>I think Linux is ready for the corporate desktop. Maybe not the
>consumer desktop, but the business desktop. So, here is the challenge.
>We have a hypothetical business. Say a reseller or something that uses
>a database to keep track of orders. This business has about 30
>employees with desktops, a couple IT people, and some servers as
>needed. We will assume the database application used to keep track of
>orders and sales is very portable (unrealistic I know, but this is for
Several databases (such as oracle) are ported to linux,
no problem here.
Quote:>All the users need on their desktops are wordproccessor,
>spreadsheet, presentation, contact and scheduling software, GUI access
>to the database application, and Internet access.
applixware or staroffice for word processing, netscape for internet.
>Describe how to do this with Linux such that:
>1) The users can get to their apps and do their work w/o the command
Easy enough, all window manager support some sort of menu or icons
for starting things. A "start menu" similiar to windows95 is very common.
Quote:>2) The administration is as easy as possible in the long run. Including
>installation and setup. Extra time initially to save time later is good
>though. (hint scripts hint) :-)
The administrator can telnet into each workstation and fix anything.
A firewall ensures that outside hackers can't do the same.
Parts of the configuration that are identical for all machines can
be put on a central server so the admin won't need to make the same
changes for each machine.
Quote:>3) The user can't*up things such that the adminstrator has to fix
> a) The word processor isn't in my menu anymore.
The file containing the menu can be owned by the administrator,
so the user *can't* mess with it. some window manager support
several menu files, you could write protect one (with the
word processor etc. and have the other configurable for
those users who wish to customize)
The word processor itself is of course managed centrally so
users can't mess that up.
Quote:> b) I get this a black screen with a blinking dot and can't do
Use xdm and they shouldn't get the command line at all.
Quote:> c) Any others I can't think of.
A user can't make his linux box unbootable by messing with the
wrong files or deleting something - because all important
files are protected from that. The GUI setup may be protected
the same way. The user's home directory (where *all* personal
files exist) is on the central server. A user can't mis-file
a document because he can't write in other directories.
A broken machine (fell on the floor and such) can be replaced
instantly by a new box with the company standard configuration,
because a user have *no* personal files/configurations stored
on the local drive. A user can use a coworker's machine
without noticing any difference. You could swap around all
workstations in the office at night and nobody could even know
it in the morning. Try that with windows-pc's...
A good backup strategy for the server is of course important.
A daily backup of the database and all user-writeable
directories is the bare minimum.
You may want to keep a spare server around in case of a hardware
fault. The spare server should have the same hardware configuration
but without the data. If the main server dies - just restore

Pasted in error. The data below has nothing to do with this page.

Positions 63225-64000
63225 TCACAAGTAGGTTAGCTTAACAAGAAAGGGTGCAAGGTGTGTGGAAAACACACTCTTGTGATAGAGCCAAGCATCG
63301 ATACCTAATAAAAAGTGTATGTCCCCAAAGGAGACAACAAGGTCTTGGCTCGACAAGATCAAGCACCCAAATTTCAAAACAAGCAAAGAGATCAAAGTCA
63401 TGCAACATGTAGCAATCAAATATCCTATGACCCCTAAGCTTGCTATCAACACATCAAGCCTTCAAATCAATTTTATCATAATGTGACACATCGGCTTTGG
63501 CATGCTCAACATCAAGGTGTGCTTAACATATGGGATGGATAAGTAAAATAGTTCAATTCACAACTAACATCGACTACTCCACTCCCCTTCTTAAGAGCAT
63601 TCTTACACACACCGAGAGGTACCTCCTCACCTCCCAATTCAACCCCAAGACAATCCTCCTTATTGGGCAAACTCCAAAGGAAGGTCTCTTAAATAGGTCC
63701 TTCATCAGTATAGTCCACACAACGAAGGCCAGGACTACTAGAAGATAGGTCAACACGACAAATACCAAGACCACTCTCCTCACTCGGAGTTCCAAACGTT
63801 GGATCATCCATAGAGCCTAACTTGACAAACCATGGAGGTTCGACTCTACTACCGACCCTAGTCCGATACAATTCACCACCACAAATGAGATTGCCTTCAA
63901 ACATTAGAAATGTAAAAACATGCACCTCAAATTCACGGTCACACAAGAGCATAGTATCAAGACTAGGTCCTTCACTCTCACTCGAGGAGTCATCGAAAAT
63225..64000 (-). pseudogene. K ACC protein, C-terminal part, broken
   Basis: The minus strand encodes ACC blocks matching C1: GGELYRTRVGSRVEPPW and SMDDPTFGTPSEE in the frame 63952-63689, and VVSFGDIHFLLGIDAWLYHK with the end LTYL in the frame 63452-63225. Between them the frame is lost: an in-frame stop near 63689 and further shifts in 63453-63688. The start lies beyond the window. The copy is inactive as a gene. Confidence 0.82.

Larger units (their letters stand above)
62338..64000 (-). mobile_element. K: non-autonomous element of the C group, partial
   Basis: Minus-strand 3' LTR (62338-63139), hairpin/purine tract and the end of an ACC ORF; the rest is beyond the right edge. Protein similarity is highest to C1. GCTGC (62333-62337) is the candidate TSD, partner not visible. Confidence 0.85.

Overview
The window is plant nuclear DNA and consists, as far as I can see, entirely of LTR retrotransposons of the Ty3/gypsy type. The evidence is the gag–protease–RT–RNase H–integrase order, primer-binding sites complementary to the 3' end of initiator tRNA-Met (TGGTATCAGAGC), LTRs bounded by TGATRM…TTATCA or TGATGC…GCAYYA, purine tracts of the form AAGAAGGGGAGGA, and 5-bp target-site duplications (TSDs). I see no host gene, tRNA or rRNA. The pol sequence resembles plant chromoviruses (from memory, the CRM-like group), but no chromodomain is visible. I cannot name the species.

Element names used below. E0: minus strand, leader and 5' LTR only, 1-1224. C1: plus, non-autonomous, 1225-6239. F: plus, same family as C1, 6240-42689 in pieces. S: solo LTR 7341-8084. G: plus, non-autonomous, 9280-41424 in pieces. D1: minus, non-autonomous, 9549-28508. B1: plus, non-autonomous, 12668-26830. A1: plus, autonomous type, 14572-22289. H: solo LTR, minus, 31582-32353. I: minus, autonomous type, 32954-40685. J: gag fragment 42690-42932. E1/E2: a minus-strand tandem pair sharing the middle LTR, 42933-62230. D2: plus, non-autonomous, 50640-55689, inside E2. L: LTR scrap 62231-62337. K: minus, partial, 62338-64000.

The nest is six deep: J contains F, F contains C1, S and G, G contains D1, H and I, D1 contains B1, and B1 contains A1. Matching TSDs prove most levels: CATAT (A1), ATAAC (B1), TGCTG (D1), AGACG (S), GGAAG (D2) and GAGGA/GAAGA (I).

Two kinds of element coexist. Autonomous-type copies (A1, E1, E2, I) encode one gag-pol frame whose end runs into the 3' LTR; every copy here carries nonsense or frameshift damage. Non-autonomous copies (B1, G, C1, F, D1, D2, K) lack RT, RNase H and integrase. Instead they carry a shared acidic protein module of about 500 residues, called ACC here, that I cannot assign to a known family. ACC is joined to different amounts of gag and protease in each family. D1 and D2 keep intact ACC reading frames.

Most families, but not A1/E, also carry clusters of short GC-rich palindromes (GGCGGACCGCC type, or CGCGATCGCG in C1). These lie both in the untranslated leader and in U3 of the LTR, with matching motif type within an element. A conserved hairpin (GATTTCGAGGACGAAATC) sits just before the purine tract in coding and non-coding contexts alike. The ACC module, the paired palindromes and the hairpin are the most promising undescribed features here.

from backup onto the spare machine and keep going from the last
Quote:>4) Let's try to get specific, as in what apps, how many servers,
One server should be enough for your 30 people, this could run the
database as well as serve files and printers.
Quote:>minimize # of IT people, costs, can we upgrade everyone remotely with
For minimal cost (of hardware and administration) put everything
on the server and use diskless workstations. Or perhaps the minimum
purchaseable disk with only a few things like boot files, os, swap
and X11 on it.
Everything can be done remotely with linux - you would actually have a
hard time figuring out how to set up a linux where something can't
be administrated/upgraded from a remote machine.
Debian may be a good distribution for remote upgrades, the package
maintenance system will do upgrades over the net as-is.
You will want to put any upgrade-packages on the central server,
so the 30 workstations won't download the same stuff over and over
from the net. The administrators may have to use the command line
now and then, but any linux administrator *must* be able to do that.
>Tell me why Linux can't do this and/or NT can do it better.
>This is probably pretty easy to do by hand, but what I would like to
>know is the advanced way to do it, such that maybe you have to do a lot
>of work up front, but then everything pretty much runs itself. I think
Doing some planning and testing up front is definitely a good idea.
The administrator should definitely test any changes on his
own workstation before upgrading the lot.
Quote:>all the tools are there, but lets put them together. Then, maybe I will
>take the responses and compile an All-Linux-Office HowTo that lists the
>applications, tools, information resources to make this happen. Mostly
>I am annoyed with all the talk about how Linux isn't ready for the
>desktop. When it probably is in a lot of situations.
Linux is definitely ready for the desktop. What it isn't ready for
is installation+maintenance by a know-nothing home-user dummy.
That is not a problem in a company big enough to have an IT person.
All you need is an IT person that knows linux or is
willing and capable to learn it.